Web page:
This painting belongs to a small group of a half dozen or so closely related still lifes depicting laid tables that belong to van Hulsdonck’s early career. All of them display the hallmarks of his early style and, by good fortune, one of the group, a Laden Table Still Life, of 1614, in the Bowes Museum, Barnard Castle, is van Hulsdonck’s only known dated work[ii]. The latter, therefore, provides a valuable yardstick for the other paintings in this group, which it is reasonable to assume can be dated somewhere around the same time. The present painting has a few motifs in common with the Bowes Museum still life, but it probably originated slightly later, around 1615-20, given that it displays a more compact grouping of objects and a lower, more focused viewpoint.
A number of objects and foodstuffs depicted here recur in other still lifes of laid tables. The fish on a red charger and the finely wrought knife, for example, appear in almost all the other paintings in this group, including the still life in the Bowes Museum, as well as in still lifes in the Cleveland Museum of Art[iii], the Rijksmuseum Twenthe, Enshede[iv], and in a private collection[v] (Slow Food p. 41). The latter also contains a very similar large Gouda cheese on a pewter plate, as well as an almost identical glass of red wine and cut bread roll. The knife was very likely a studio prop as its distinctive features are easy to recognise: the end of the patterned handle is decorated with a miniature horse’s hoof, and in some of the paintings, it is possible to see that the blade bears a maker’s mark in the form of a flower with an unidentifiable mark beneath it. This repetition of motifs indicates that like many still-life painters of his day, Jacob van Hulsdonck built up his compositions with the aid of a stock of studies. The present painting contains extensive revisions and pentimenti. These changes show that the artist was still working out the composition even after he started painting.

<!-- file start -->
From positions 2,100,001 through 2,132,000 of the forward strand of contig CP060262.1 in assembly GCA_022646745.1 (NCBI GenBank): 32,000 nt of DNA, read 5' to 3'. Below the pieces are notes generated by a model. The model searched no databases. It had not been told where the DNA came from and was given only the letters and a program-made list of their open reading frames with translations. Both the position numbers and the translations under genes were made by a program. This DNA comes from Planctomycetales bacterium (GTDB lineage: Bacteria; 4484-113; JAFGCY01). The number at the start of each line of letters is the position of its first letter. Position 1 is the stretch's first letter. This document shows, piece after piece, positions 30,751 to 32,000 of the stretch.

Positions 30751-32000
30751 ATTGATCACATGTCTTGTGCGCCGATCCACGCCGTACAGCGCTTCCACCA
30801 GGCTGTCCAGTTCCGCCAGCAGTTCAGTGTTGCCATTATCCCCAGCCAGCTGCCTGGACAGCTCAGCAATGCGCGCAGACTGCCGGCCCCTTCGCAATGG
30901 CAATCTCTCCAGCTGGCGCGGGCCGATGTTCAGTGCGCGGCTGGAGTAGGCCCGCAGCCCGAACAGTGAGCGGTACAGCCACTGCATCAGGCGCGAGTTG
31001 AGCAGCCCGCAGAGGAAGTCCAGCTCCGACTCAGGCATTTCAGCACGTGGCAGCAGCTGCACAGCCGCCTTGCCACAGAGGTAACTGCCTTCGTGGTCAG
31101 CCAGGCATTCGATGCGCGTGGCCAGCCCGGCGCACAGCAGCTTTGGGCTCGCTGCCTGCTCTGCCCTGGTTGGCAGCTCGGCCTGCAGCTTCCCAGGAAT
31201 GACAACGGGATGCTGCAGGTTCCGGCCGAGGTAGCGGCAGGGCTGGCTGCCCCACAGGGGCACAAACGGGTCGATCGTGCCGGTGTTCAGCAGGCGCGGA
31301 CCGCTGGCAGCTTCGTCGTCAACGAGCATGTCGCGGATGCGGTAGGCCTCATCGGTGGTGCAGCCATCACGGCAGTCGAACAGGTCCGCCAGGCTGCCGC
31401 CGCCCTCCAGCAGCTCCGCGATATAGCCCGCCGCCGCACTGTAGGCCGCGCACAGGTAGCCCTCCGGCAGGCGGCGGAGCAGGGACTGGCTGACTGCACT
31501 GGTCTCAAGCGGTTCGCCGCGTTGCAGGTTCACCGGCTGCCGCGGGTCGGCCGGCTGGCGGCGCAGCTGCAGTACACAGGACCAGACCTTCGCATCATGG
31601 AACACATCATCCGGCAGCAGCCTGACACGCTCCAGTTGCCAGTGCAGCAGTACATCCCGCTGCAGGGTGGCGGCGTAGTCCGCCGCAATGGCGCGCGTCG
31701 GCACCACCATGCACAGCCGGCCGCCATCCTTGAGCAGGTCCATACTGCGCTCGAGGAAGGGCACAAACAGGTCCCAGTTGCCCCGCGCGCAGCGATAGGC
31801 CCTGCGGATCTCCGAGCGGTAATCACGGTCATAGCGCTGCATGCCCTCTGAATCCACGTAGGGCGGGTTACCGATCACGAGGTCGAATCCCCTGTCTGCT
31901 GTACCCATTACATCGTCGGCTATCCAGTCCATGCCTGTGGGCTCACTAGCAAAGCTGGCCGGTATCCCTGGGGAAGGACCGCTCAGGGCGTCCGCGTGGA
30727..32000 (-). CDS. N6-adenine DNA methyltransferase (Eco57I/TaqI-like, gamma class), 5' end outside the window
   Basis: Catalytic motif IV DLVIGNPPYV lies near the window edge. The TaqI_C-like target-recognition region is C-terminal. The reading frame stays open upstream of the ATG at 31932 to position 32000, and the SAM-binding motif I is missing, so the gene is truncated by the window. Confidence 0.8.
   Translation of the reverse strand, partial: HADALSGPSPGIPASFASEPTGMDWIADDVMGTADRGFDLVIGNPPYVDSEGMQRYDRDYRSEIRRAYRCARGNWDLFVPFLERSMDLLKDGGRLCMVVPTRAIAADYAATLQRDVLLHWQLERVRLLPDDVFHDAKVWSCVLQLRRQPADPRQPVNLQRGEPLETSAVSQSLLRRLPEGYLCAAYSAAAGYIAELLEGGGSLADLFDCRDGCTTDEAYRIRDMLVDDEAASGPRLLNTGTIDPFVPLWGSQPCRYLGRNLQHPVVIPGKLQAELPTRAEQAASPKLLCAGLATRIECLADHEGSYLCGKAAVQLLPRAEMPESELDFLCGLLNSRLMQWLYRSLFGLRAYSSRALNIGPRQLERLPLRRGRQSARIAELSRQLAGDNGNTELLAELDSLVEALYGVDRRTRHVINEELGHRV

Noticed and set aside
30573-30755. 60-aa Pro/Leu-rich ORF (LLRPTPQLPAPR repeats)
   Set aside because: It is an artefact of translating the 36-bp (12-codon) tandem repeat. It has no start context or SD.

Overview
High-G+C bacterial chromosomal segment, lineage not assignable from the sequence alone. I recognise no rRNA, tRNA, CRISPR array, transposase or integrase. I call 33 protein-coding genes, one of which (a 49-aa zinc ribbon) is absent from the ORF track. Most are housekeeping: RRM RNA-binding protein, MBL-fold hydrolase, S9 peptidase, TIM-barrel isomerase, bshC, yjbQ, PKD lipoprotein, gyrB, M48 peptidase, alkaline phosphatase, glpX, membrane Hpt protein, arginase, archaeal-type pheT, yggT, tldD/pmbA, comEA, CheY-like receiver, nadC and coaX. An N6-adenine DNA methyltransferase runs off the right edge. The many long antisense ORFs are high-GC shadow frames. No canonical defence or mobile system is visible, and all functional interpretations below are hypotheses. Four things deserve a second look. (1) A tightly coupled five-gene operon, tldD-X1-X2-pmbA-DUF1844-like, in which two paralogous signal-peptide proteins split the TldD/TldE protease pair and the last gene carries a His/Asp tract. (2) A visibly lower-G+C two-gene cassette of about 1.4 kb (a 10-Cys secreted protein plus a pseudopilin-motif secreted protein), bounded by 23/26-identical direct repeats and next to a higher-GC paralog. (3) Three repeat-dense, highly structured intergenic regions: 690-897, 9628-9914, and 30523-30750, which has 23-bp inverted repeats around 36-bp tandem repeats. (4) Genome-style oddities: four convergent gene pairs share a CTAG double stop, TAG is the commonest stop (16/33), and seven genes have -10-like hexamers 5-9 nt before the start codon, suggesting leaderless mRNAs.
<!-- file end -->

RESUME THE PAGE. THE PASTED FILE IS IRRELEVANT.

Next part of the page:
After painting these few large still lifes, comprising tables laid with a variety of foodstuffs, Hulsdonck apparently rarely worked on this scale again, but instead made a speciality of painting smaller, simpler compositions, usually consisting of a single basket or bowl of fruit, occasionally with a small vase of flowers to one side.